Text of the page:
How Do You Search? What Search Engines Do You Use for Online Research?

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This topic contains 36 replies, has 17 voices, and was last updated by  Tricia 10 years, 11 months ago.

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  • #72018

    Alice M. Fisher

    Does anyone even use a library anymore to do research?
    Do you only use Google?
    And, for what? Everything under the sun?

    Not finding what you are looking for?
    Want to dig deeper?
    Are you aware of all the other search engine options?

    Have you used or experimented with one of the 10 or so new semantic search engines?
    They search differntly. I have attached a document listing them and have provided a resource for you so you can search deeper, intead of just “who” is most popular.

  • #72094


    I was going to say Pandia, but I see you already have it listed along with another favorite I sometimes use – Kartoo!

    I am by no means an IT guru, so I do check searchenginewatch periodically to see what’s out there new, and the latest rankings.

  • #72092

    D. Scott Cobeen

    Library, yes still use, only for the newest tech job specific related book…MOSS 2007 anything and that is more of a glance rather than reading from cover to cover.
    Google has answered all of my search needs and still does so quite well…once in a blue moon, I’ll “Ask Jeeves”.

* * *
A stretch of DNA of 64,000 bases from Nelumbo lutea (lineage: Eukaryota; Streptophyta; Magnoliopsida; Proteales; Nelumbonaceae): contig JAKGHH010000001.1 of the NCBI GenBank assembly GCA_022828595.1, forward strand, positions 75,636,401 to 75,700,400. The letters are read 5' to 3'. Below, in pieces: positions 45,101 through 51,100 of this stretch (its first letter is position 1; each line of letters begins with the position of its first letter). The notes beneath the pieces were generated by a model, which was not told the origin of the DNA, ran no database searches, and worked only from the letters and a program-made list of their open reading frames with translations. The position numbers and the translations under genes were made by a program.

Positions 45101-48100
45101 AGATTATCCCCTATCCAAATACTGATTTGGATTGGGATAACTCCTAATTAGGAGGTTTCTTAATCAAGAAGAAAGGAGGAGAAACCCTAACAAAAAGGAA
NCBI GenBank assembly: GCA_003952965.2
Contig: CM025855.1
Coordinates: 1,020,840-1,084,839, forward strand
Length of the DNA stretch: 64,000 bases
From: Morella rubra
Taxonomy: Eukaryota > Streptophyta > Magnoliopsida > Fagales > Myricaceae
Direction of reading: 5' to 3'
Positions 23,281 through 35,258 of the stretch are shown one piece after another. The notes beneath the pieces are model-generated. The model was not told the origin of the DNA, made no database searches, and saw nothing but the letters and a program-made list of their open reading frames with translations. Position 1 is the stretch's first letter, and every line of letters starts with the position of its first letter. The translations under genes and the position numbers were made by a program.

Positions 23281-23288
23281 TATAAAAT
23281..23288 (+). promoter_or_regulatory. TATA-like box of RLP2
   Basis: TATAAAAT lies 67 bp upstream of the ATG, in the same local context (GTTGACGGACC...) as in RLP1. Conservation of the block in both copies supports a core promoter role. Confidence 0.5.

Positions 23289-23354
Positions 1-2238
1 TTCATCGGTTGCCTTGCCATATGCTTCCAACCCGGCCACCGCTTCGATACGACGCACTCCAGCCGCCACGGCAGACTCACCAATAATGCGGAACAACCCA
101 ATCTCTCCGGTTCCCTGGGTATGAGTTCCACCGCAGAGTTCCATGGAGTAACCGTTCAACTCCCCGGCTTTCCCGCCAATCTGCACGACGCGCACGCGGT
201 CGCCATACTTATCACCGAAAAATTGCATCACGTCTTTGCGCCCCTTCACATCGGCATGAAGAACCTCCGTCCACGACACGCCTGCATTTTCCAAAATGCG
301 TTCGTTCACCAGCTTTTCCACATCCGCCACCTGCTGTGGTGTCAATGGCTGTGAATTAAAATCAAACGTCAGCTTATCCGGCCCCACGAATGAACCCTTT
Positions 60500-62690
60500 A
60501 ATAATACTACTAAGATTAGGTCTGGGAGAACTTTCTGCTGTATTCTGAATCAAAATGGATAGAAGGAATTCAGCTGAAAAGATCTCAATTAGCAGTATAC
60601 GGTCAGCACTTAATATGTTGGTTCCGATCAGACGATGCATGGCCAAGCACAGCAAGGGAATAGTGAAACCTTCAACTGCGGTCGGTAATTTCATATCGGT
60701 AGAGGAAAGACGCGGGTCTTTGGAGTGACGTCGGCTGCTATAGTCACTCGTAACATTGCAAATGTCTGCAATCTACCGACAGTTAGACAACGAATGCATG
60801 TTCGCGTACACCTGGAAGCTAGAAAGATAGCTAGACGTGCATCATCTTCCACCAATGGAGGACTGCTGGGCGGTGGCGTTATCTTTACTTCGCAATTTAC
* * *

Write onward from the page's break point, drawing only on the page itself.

The depth of Google search/advanced funcitons are plenty…considering I only have 2 eyes anyway.

  • #72090

    Alice M. Fisher

    Thanks Jerry, yes I agree most of us to probably use Google. And, I think it is THE engine of choice. But, I think there is a new era of search shuffling in as I can begin to seea sort of tagging mania beginninging
    I think having/knowing about a few extra tools at our finger tips is always good. Most times you may need a spoon, other days a fork, but its nice to when some days you may need a knfie, to really discect into something. The semantic engines are driving me a bit batty at the moment, because they are forcing me to think, search a tad bit differently and I get some stuff back thats like….I wasn’t looking for cemetaries. LOL

    Thanks for the comments back. Have a good weekend.

  • #72088

    Alice M. Fisher

    So far only one single solitary library user? Wowsers.
    I go once in a blue moon now, just if I need a wiff of the print, or to touch a real book, and actual turn pages.
    I am kidding. But, I think the last serious time was about 1997. I did step into the new own in Germantown, MD
    and was impressed by its bright open airiness. But, otherwise. Nada.

  • #72086

    Katrina Ivatts

    Yes, I use a library often and think that the information there is often very relevant and reliable. I find using periodical databases such as EBSCOhost to be very useful, especially as you can search using Boolean logic, keywords, using the thesaurus, or a combination of these functions. As a library science student, I also use the Internet, but use it sparingly. The Internet is wonderful for up-to-the minute news, such as CNN. For research purposes, I find that the hits I receive using a library catalog or periodical database are often the most reliable and on target for my research needs. Often, the algorithms used by search engines do not rank items by relevancy as proficiently because companies can pay to have a high ranking in the search results received for various searches.

  • #72084

    Greg Perry

    90% of what I need can be found through Google, Depends on what I am searching for. I also use the Library here at work, but just about everything I need is found somewhere on the web.

    The key is knowing what key words to search for. Having the right words make the difference.

  • #72082

    Peggy Garvin